Love her or hate her, I'm sure you are familiar with the powerful, earthy scent of patchouli. Her name comes from the Hindi word pacholi, meaning ‘to scent’. A staple of the flower children from the 60’s, patchouli is known for her deodorizing powers. She is oh so much more than that. Patchouli works magic for your skin, digestive system, circulatory system and mood. Let’s explore this little powerhouse some more.
Patchouli is just one more aromatic member of the Lamiaceae, or mint family. She is a perennial shrub that grows 2-3 feet tall. While she loves it hot and wet, she is a bit particular. She likes it hot, but not too sunny. Dappled sunlight is where she wants to party. She likes it wet, but too much water will certainly dampen her mood. She can often be found growing in richly fertile soil next to rice paddies or in open fields.
Patchouli is native to the island region of Southeast Asia. Countries such as Sri Lanka, Indonesia, Thailand, New Guinea, and the Philippines enjoy her in her native habitat. She has also naturalized in parts of North East India. She grows in hardy in zone 10. Currently Indonesia produces about 90% of the patchouli essential oil in the world.
Some of the most well known essential oils come from the mint family. Basil, mint, rosemary, sage, marjoram, oregano, hyssop, thyme, and lavender are just some of patchouli's famous relatives. She has over 7,000 aromatic family members in the mint family, so this is a very pared down list.
Patchouli’s seeds are very delicate. Many end up damaged and unviable, so planting her from seed is not the easiest way to go. If you want to propagate patchouli stem cuttings from an adult plant is your best bet. This little perennial will live 2-3 years.
Patchouli produces white and purple blooms late summer to early fall. Patchouli, like many of her mint family relatives, is a very prolific grower. Her leaves can be harvested multiple times in a year. To get the essential oil out of her, the leaves and twigs are collected and bundled together. They are then allowed to ferment for a few days before being steam distilled.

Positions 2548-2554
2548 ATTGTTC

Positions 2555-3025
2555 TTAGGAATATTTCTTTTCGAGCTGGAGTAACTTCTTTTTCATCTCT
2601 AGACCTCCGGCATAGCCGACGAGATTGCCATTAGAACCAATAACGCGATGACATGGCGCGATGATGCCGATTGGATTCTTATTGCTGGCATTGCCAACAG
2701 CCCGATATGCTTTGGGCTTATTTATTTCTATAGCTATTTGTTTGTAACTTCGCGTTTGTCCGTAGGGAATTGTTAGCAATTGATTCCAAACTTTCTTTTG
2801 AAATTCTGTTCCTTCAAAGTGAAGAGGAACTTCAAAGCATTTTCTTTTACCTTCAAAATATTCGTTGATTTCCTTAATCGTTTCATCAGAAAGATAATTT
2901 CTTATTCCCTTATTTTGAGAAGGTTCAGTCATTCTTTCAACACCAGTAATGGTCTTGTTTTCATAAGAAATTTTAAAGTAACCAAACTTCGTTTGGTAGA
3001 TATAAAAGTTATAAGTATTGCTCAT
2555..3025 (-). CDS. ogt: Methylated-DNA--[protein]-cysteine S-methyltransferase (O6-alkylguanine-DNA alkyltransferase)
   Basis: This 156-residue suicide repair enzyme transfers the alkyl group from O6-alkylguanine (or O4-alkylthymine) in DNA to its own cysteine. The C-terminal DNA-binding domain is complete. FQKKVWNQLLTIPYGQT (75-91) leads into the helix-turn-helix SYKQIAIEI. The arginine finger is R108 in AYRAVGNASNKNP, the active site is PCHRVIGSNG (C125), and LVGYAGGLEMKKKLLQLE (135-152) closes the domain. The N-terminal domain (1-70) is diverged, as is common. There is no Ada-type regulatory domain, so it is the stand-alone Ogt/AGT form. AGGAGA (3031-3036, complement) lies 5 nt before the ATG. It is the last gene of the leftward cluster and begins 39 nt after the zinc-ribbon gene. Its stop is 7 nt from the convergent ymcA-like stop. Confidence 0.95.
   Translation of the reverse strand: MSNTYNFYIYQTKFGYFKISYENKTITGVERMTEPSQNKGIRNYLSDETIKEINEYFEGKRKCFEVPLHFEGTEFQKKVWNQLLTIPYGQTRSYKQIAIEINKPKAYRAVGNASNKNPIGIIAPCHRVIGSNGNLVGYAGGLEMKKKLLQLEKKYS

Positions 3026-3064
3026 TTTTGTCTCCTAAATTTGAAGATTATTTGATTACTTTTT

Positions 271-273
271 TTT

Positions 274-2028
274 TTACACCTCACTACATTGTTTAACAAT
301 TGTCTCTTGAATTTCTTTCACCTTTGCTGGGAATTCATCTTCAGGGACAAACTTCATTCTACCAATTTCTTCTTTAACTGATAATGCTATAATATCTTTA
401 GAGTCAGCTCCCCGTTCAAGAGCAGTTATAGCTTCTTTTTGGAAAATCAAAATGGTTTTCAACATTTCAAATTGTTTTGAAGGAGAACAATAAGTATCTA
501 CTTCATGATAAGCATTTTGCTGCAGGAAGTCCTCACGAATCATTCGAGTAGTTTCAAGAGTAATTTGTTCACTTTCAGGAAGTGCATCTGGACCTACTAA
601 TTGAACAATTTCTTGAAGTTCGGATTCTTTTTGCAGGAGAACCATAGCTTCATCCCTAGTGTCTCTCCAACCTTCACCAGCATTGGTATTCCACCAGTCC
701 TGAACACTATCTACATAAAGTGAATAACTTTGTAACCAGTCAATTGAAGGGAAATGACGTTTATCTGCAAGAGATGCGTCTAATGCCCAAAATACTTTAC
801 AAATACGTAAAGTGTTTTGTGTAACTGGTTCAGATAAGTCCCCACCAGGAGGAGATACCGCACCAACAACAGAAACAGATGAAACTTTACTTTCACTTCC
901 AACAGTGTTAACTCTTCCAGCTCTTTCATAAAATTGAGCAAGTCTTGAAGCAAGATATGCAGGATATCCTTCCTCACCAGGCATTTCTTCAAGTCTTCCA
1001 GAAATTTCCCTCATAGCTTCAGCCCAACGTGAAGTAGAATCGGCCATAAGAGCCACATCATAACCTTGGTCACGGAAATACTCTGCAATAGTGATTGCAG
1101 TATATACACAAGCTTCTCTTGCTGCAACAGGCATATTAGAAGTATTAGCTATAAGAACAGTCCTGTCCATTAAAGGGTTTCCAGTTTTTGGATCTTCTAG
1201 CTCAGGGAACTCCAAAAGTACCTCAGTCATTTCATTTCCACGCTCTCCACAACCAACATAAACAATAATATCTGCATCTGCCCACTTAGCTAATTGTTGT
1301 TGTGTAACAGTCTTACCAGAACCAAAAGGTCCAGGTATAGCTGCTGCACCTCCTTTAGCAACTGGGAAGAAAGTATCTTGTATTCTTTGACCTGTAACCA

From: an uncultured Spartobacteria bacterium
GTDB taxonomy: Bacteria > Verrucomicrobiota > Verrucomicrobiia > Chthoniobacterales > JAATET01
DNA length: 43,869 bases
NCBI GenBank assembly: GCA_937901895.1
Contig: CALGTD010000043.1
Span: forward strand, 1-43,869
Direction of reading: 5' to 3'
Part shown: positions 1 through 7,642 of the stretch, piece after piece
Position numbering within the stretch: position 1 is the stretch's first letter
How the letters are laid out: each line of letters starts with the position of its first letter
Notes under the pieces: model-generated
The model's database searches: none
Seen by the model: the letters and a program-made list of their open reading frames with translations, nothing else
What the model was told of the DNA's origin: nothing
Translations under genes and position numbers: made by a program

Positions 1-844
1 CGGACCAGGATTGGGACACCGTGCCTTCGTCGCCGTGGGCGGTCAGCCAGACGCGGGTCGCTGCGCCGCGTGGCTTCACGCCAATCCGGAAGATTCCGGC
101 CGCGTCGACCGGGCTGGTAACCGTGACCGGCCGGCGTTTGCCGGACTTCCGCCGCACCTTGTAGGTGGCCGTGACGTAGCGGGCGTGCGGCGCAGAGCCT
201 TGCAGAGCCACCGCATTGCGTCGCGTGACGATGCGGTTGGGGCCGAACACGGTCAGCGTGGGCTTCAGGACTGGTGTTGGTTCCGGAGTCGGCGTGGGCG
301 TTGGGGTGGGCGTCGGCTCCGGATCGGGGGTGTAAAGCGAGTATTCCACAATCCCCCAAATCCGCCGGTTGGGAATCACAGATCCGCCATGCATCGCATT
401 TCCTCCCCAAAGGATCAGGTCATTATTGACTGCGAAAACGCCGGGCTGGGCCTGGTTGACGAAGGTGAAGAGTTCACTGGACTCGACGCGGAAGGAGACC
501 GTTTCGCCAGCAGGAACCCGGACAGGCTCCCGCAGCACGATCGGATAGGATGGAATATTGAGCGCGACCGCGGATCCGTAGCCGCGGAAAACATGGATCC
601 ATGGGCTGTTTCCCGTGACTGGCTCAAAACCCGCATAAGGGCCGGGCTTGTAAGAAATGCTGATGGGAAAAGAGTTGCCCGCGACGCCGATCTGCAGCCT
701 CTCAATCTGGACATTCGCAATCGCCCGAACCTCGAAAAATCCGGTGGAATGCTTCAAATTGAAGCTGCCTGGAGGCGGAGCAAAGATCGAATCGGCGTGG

Properties of Patchouli Essential Oil:
Antidepressant, anti-inflammatory, antiemetic, antimicrobial, antiphlogistic, antiseptic, antitoxic, antiviral, aphrodisiac, astringent, bactericidal, carminative, cicatrisant, cytophylactic, deodorant, digestive, diuretic, febrifuge, fungicide, nervine, insecticide, sedative, stomachic, and tonic
Anti-inflammatory, antimicrobial, antiseptic, astringent, bactericidal cytophylactic, deodorant, fungicide, insecticide, sedative
Patchouli works wonders for your skin. She is a powerful anti-inflammatory. She is an excellent choice for treating conditions such as dermatitis, acne, eczema, and soothes cracked and dry skin. Infections are no match for the antimicrobial power of patchouli. She is a wonderful choice for treating skin infections such as impetigo, and especially shines when fighting fungal infections such as athlete's foot. Patchouli also has regenerative properties. This means she promotes new skin growth, helping to heal wounds. Her astringent nature also makes her ideal in minimizing the appearance of pores and wrinkles .
As the flower children of the 60’s will attest, patchouli is a potent deodorizer that will mask all sorts of scents. Her musky scent also serves as an insect repellant. Mosquitoes, bed bugs, ants, flies, moths, and fleas all stay away when Madame Patchouli is present.